In the Plex: How Google Thinks, Works, and Shapes our Lives
By: Steven Levy
This review comes 6 years after In the Plex hit the market, but when I saw this book in a friend’s room, I knew I had to read it. I’m not that familiar with Steven Levy, though I do have his Hackers on my TBR shelf. I was interested in finding out how the search engine that has essentially corned the market came into existence. I’ve used Google’s competitors, including Yahoo! and Bing, but I haven’t found any of them to be as useful as Google (for a while I used Bing when I needed to find images, but Google’s image search has since improved, and I’m now pretty swift at scrolling through Flickr, Google Images, and Wikimedia Commons for images I need).
In the Plex also caught my eye because googolplex is my favorite number. I’ve always had at least a passing interest in science and technology, and one day in fourth grade I read a book about numbers that introduced me to “googolplex.” A googol is a “1” followed by 100 zeros, a googolplex is a “1” followed by a googol of zeros (which turns out to be (10)^(10^100), basically a ton of zeros). To me, it makes sense that a search engine aimed at giving millions (and eventually, billions) of results would name itself after the second largest named number. For reference, googolplexian is the largest named number, followed by googolplex and googol. There are numbers larger than googolplexian but they don’t have names. “Infinity” is a concept that denotes a large number, but it is not technically a number itself. One kind of infinity can be larger than another infinity (here’s an awesome breakdown of number theory as it relates to large numbers, if you’re interested).
Levy’s In the Plex is an accessible peek inside the world of the technological megalith. Written in simple English, Levy provides the lay person details regarding how Google operates, and gives a pretty comprehensive history of the company. It even paints a portrait of Google’s inventors and other important actors in the success of the company. By the time I finished reading, I felt like I thoroughly understood Google and its inventors. I will admit that I wasn’t the biggest fan of Levy’s writing style but I do applaud him, considering how well he managed to explain complicated, abstract concepts in artificial intelligence. People who do not know much about Google or computers should not be afraid to read this book. Actually, I would recommend this book to those sort of people, because it will help them better understand the technology they use everyday.
A few days ago, I helped my parents set up their new Windows 10 desktop. I downloaded Google Chrome and a few other software items, all while my mother looked over my shoulder. Every step of the way she asked me questions about RAM (random access memory, which essentially allows certain frequently used files to quick launch), cookies (which help identify your browsing habits and help websites remember you– don’t worry it’s mostly anonymized), and privacy. I assured her that the cookies are pretty harmless, and that she didn’t have to worry about me bogging down the memory with downloads. The computer and its related systems will quickly learn a user’s habits and will store and retrieve files accordingly to create an optimized experience. Some of these concepts are explained in In the Plex.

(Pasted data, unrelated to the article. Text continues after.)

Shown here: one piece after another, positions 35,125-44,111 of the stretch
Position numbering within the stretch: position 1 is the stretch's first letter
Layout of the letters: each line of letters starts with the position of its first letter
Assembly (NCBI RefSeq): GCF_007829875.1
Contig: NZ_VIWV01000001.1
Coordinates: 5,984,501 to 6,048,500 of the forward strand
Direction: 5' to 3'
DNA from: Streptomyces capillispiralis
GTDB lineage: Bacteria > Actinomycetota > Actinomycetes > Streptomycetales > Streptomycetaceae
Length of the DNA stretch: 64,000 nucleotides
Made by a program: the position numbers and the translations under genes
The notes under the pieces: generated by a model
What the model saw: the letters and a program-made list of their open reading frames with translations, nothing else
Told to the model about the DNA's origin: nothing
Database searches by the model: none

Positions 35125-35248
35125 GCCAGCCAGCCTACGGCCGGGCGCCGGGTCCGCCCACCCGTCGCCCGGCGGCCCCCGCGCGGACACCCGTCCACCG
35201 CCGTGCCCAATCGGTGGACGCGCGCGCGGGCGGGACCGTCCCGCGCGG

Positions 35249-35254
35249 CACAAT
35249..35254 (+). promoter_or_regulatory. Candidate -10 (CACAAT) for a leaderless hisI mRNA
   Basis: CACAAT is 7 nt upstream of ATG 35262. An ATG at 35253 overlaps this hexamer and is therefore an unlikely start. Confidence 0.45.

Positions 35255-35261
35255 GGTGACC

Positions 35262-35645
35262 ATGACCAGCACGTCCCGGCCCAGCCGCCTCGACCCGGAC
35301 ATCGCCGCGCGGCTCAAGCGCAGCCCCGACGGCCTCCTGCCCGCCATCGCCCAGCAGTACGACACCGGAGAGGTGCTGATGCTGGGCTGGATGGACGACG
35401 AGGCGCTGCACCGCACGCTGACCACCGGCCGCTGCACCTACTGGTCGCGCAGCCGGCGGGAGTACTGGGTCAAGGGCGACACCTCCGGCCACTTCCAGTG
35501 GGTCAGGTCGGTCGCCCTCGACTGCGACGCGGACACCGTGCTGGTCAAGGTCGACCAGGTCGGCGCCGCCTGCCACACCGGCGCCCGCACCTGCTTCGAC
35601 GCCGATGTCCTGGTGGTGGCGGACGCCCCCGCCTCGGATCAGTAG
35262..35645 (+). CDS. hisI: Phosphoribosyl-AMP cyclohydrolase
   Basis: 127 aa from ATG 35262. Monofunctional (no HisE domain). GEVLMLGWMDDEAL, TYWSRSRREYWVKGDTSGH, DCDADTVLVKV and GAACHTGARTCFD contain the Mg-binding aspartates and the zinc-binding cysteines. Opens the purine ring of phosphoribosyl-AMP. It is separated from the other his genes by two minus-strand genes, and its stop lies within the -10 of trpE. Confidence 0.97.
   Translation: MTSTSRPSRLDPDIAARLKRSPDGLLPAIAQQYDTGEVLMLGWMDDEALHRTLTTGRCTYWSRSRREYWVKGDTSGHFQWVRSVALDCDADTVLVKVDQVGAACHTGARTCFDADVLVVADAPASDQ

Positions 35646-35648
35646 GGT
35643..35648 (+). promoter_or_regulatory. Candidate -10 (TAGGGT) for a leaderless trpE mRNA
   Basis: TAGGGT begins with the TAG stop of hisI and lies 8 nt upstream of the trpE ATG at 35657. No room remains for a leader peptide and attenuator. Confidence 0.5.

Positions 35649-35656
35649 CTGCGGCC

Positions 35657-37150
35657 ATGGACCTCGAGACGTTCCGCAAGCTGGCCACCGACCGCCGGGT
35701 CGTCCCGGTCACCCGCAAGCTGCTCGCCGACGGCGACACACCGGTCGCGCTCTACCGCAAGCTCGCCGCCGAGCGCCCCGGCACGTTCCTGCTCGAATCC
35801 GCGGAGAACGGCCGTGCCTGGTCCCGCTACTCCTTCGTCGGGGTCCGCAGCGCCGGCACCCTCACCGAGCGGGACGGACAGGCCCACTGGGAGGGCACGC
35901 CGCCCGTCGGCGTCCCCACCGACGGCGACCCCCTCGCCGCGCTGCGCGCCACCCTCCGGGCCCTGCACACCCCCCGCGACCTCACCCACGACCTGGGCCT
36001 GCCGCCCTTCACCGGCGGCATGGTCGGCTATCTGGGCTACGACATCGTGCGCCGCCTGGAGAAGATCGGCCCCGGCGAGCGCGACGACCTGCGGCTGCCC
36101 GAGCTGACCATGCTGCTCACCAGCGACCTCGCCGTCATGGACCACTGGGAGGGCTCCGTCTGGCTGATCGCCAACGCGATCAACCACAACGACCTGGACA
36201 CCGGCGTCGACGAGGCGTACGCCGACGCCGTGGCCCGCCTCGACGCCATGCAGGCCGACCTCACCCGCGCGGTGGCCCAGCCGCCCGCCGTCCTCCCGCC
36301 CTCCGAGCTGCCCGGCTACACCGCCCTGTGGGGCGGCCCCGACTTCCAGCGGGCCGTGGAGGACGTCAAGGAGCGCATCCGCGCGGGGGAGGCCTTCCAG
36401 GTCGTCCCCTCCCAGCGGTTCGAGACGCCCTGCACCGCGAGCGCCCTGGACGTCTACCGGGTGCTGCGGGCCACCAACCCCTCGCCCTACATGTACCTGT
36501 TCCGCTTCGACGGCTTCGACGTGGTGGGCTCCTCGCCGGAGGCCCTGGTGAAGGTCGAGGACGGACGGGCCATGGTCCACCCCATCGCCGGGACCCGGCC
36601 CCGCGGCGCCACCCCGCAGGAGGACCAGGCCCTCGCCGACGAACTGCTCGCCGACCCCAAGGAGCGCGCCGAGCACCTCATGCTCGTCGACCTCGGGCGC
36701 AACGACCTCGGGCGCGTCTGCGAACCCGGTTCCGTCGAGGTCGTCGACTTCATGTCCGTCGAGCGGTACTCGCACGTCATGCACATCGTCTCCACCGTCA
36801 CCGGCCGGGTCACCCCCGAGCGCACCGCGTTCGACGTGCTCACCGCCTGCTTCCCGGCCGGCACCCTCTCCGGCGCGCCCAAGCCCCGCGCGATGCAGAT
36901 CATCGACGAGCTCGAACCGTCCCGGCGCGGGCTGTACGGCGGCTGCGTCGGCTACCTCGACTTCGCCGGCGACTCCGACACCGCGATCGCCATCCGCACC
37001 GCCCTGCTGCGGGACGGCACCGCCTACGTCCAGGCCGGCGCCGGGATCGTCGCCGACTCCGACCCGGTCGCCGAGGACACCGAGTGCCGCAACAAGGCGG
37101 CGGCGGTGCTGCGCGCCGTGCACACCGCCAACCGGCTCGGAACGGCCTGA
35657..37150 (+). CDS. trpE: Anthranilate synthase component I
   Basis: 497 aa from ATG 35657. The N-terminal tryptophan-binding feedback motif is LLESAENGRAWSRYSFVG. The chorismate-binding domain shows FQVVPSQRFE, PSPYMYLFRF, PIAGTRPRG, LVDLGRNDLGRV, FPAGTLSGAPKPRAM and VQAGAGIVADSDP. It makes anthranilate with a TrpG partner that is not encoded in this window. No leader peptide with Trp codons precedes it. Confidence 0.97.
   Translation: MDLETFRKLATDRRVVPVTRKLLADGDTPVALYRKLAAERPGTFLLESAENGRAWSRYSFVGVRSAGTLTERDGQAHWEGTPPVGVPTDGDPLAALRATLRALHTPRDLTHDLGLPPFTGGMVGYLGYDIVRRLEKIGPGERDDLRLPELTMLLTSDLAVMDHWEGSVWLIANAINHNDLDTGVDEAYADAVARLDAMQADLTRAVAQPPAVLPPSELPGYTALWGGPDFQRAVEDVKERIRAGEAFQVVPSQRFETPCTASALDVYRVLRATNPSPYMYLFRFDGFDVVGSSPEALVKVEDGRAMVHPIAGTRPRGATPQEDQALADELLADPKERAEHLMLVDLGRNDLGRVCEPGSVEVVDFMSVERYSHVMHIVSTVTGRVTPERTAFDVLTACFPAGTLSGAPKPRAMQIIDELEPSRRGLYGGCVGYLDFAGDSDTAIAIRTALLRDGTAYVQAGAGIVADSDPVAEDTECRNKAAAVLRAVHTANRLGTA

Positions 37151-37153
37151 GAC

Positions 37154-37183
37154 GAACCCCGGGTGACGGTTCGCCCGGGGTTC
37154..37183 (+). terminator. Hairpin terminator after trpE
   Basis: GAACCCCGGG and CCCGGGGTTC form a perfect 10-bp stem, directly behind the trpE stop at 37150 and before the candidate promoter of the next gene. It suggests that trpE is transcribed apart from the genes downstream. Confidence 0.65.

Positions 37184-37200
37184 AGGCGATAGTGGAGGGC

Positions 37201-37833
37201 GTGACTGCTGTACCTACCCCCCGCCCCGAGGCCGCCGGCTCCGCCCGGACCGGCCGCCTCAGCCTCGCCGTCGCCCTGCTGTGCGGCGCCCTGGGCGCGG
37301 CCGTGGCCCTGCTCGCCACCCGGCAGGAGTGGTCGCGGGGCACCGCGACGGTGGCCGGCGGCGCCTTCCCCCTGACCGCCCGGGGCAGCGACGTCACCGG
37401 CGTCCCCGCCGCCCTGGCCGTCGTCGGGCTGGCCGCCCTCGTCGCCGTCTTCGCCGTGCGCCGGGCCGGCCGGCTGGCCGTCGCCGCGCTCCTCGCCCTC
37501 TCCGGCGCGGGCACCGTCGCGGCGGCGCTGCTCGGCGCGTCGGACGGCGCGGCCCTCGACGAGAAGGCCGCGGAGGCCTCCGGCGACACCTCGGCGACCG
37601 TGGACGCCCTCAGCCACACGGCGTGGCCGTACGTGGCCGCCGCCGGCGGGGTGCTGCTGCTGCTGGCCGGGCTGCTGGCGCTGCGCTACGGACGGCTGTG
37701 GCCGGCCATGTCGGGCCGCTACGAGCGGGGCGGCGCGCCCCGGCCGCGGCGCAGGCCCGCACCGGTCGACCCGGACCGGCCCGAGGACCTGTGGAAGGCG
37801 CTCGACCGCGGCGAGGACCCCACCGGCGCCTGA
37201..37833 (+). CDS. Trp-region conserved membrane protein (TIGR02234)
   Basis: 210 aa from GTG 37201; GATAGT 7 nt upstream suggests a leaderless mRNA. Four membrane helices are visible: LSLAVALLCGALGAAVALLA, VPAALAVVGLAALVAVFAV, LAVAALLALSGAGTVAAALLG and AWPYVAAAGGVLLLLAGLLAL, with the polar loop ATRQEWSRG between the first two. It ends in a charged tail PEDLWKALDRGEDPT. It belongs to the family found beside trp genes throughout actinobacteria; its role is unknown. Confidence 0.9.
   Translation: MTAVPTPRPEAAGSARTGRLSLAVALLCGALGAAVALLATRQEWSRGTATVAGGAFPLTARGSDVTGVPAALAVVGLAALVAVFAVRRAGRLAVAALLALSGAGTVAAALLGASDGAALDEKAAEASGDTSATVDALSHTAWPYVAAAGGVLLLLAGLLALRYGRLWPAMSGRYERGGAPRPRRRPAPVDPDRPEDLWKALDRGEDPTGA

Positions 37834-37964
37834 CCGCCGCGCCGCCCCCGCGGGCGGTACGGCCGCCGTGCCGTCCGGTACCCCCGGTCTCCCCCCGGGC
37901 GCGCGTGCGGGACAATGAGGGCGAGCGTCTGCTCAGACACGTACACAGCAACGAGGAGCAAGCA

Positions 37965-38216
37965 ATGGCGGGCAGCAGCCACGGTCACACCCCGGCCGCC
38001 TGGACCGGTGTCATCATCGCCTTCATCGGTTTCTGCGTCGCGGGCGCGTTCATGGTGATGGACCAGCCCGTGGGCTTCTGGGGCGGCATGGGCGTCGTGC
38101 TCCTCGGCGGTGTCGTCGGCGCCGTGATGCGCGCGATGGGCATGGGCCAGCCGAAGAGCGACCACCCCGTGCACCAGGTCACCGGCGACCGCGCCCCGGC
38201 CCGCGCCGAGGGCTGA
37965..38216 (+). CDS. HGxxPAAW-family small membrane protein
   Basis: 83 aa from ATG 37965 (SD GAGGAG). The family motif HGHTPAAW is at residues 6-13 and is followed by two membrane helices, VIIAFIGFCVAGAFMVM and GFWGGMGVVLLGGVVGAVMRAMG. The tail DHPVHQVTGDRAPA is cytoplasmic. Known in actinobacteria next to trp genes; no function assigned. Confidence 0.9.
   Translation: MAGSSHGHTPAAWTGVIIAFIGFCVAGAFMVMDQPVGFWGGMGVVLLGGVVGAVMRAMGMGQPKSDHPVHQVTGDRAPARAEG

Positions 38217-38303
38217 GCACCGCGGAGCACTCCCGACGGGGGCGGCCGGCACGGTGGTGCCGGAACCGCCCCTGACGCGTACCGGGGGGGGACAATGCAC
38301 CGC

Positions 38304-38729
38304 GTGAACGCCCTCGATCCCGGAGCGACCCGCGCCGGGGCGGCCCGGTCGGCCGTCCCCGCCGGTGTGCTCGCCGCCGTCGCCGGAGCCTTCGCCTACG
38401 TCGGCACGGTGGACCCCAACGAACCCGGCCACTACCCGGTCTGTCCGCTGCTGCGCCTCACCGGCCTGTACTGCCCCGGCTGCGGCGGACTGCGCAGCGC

In the Plex, is not without drawbacks. As I mentioned earlier, Levy’s writing style felt a little bit awkward for the type of material he is handling. At times, I felt like the chapter titles were headlines which, to me, is inappropriate in a book that isn’t primarily about media. Since Levy is a media writer, though, I forgave him for this. The last chapter and the epilogue of In the Plex were a little lackluster. I was somewhat disappointed in the way the book ended, but not in the entire book. Since 6 years have passed between In the Plex’s publishing and my reading it, some of the information was a little outdated. Software like Google Drive is already second nature to the avid Google user, as are a few other features mentioned in the book. I think it’s about time Levy wrote and additional chapter or two about the updates Google has made since the book’s first publishing. At the very least, he should write an author’s note in the beginning outlining a few key difference. Still, for someone who haven’t yet learned how to fully unlock the capabilities of Google, these tidbits of information are invaluable.
Overall, I was surprised by how interesting In the Plex was, considering the sheer amount of information Levy included in the book. Even as someone who knows what data mining is and how the internet operates, I did not find myself bored by the descriptions. Levy’s light tone and father-like humor (he tells “dad jokes,” the kind of jokes that make young adults groan and smack their foreheads) kept me entertained, and the drama of the years when it was unclear whether Google would sink or swim kept me hooked. I will warn you, dropping random trivia and tidbits related to Google and computers may be a side effect of reading In the Plex. After reading, I felt I could speak on the concepts in book with authority. It also helped me destroy my family in a home game of Jeopardy! when the category came up. I gave the book 4 stars on Goodreads because I found the odd writing style and outdated information to be key pieces of a 5-star book, but that doesn’t mean I don’t give the book my highest recommendation. This book is good enough to land on my favorites shelf, but not good enough for me to keep a physical copy on hand. Rather, I’m going to do as my friend did and pass the book on.